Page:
Particle physics phenomenology is the part of theoretical physics that deals with the interpretation and understanding and of experiments involving elementary particles. Within the Standard Model, phenomenology represents making accurate predictions for ongoing or future experiments to test its limits of validy.


Beyond the Standard Model, phenomenology addresses the experimental consequences of new models: how their new particles could be searched for, how the model parameters could be measured, and how the model could be distinguished from other competing models. Phenomenology forms a bridge between the mathematical models of theoretical physics (such as quantum field theories and theories of the structure of space-time) and experimental particle physics.




The ICCUB has a wide spectrum of interests in the phenomenological and calculational aspects of particle physics, including many aspects of the areas reported in the hep-ph, hep-th and hep-lat archives. 

Recently, its activity has been influenced to a large extent by the commissioning of the LHC. In this sense, the studies are being focused on effective theories of the symmetry breaking sector of the Standard Model, some aspects of supersymmetric theories, string phenomenology, flavour physics (particularly b-physics) and physics beyond the standard model that the LHC will continue to explore in the years to come.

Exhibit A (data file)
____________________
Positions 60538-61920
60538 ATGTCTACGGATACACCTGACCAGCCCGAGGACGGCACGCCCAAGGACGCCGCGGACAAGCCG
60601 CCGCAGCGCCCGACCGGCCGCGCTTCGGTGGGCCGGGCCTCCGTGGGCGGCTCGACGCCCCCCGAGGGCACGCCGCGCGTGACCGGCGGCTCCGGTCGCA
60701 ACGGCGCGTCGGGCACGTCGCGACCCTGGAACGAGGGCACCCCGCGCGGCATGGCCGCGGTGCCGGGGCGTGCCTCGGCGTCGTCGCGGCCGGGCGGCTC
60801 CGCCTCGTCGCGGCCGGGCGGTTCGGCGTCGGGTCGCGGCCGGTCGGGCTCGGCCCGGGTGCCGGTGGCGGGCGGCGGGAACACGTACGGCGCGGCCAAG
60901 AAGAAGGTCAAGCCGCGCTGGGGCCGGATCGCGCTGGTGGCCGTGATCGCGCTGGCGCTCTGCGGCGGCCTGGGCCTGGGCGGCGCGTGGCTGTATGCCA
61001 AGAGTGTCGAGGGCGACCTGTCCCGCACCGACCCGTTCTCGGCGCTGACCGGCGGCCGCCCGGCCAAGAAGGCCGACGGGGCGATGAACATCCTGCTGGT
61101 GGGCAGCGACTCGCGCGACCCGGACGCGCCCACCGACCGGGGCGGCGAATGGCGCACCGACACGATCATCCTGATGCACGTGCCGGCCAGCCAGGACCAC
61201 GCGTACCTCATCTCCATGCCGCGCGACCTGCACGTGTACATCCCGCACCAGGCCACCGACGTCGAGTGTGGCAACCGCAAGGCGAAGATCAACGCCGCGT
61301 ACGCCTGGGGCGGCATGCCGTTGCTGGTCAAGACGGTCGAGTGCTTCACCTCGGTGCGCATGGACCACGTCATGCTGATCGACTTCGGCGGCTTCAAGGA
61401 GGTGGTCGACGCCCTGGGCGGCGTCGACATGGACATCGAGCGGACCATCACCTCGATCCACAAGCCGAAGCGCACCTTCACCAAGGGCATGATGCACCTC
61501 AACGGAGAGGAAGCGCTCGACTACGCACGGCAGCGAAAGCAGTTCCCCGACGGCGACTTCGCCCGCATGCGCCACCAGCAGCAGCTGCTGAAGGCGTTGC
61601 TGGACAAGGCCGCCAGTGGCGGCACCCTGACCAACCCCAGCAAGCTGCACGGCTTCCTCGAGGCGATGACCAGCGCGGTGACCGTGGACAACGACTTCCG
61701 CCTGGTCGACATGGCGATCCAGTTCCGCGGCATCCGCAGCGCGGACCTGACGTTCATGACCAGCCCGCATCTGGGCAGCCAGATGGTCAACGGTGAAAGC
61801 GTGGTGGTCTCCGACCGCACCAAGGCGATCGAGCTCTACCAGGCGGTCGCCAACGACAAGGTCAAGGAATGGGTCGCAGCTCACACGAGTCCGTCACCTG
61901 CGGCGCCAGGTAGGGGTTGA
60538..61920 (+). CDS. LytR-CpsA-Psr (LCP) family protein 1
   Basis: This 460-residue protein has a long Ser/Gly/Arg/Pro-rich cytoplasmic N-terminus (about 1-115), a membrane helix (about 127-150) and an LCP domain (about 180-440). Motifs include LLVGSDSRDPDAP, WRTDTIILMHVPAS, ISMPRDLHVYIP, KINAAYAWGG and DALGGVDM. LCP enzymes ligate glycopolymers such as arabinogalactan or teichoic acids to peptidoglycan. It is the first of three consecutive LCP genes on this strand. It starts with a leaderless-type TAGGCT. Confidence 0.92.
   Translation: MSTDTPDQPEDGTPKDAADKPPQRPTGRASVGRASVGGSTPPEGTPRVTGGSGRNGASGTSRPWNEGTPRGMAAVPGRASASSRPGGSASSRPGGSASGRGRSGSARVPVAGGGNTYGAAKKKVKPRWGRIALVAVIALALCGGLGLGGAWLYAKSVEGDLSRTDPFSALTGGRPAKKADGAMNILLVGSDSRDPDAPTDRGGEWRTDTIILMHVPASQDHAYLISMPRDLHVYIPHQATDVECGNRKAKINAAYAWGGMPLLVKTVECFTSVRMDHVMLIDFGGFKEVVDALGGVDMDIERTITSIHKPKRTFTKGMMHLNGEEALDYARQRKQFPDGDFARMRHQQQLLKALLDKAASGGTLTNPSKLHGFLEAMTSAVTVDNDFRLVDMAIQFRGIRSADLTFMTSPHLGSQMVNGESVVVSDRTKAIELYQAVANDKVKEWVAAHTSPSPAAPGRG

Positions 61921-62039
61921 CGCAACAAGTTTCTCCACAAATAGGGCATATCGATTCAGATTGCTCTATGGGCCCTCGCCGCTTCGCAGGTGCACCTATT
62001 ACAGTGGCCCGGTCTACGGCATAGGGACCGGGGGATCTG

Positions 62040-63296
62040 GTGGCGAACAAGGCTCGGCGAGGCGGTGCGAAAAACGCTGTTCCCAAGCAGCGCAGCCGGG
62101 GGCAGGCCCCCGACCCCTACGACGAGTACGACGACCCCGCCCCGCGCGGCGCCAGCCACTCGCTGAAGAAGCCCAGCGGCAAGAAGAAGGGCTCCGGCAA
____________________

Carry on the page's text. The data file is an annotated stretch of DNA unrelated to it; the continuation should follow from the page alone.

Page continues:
Researchers of the Particle Physics Phenomenology area are also active in heavy-quark effective theories and other effective theories of QCD. Several key features of heavy ion collisions and the properties of QCD under extreme conditions are also receiving attention. This area also includes work on lattice field theory, particularly in connection with b-physics.

The area's team has relevant activity in the development of parton distribution functions using neural networks and the scope of future accelerators in the context of some extensions of the Standard Model Relevant contributions are also being made in the field of neutrino physics, axion physics and other dark matter candidates as well as dark energy. Finally, particle physics phenomenologists have close interactions with the experimental particle physicists at the ICCUB and obviously with researchers in other theoretical areas.


Lattice QCD © Derek Leinweber/CSSM/University of Adelaide



  • Standard Model and beyond at the LHC
  • B-physics, with an emphasis on the analysis and physical reach of the LHCb detector.
  • Phenomenology of supersymmetric theories.
  • String phenomenology.
  • Unification of the fundamental forces.
  • Heavy quark effective theory and other effective theories of QCD
  • QCD in extreme conditions: heavy ion experiments at the LHC, FAIR and other accelerators
  • Lattice QCD.
  • Perturbative QCD: parton distribution functions.
  • Studies of the physics of future colliders
  • Neutrino physics and its connection with astrophysics and cosmology.
  • Axions and other dark matter candidates.

Team Members